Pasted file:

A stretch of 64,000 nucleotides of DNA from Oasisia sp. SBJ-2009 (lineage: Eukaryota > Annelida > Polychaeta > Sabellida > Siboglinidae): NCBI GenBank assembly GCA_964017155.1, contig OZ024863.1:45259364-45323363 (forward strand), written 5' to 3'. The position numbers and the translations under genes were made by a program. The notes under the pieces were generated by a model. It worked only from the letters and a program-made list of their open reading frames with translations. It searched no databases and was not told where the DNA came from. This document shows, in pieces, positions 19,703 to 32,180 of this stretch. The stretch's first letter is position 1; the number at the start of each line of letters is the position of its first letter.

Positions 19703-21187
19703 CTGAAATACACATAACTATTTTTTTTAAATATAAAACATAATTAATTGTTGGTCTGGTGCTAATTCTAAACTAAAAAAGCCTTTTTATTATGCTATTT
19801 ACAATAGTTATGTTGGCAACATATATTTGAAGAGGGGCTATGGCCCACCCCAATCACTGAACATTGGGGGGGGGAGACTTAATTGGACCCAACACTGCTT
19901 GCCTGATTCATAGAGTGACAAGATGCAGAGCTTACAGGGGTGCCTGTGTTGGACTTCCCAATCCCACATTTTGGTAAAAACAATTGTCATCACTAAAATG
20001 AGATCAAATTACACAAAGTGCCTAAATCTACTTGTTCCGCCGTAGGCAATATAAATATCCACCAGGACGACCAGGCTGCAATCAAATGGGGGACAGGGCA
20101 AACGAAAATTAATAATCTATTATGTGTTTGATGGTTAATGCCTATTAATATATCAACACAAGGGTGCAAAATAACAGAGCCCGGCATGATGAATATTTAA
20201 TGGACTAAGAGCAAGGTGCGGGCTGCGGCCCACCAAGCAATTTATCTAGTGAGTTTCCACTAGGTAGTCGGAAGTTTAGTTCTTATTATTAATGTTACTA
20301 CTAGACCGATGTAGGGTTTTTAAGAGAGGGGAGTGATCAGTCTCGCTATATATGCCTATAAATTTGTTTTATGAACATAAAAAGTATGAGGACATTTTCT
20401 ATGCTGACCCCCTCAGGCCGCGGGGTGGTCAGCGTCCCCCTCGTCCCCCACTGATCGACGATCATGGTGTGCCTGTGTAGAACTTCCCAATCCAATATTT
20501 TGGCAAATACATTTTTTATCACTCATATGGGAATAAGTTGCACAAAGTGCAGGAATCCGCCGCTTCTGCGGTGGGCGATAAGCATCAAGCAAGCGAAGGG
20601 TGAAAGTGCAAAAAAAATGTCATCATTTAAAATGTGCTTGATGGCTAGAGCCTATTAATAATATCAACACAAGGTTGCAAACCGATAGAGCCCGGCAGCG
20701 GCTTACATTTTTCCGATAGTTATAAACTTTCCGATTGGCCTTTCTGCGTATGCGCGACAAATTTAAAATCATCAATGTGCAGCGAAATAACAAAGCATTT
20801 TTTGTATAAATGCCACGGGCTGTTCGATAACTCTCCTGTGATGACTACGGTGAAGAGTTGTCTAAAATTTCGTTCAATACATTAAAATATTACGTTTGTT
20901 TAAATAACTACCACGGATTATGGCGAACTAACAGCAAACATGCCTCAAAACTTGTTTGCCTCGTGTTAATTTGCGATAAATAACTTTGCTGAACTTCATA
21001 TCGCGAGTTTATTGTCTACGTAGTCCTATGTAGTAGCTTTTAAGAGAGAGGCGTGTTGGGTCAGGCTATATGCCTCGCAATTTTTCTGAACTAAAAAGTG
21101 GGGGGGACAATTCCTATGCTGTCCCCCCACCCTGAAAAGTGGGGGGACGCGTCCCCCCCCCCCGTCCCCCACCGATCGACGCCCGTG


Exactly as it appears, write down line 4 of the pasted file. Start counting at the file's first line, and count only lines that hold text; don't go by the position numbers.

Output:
19801 ACAATAGTTATGTTGGCAACATATATTTGAAGAGGGGCTATGGCCCACCCCAATCACTGAACATTGGGGGGGGGAGACTTAATTGGACCCAACACTGCTT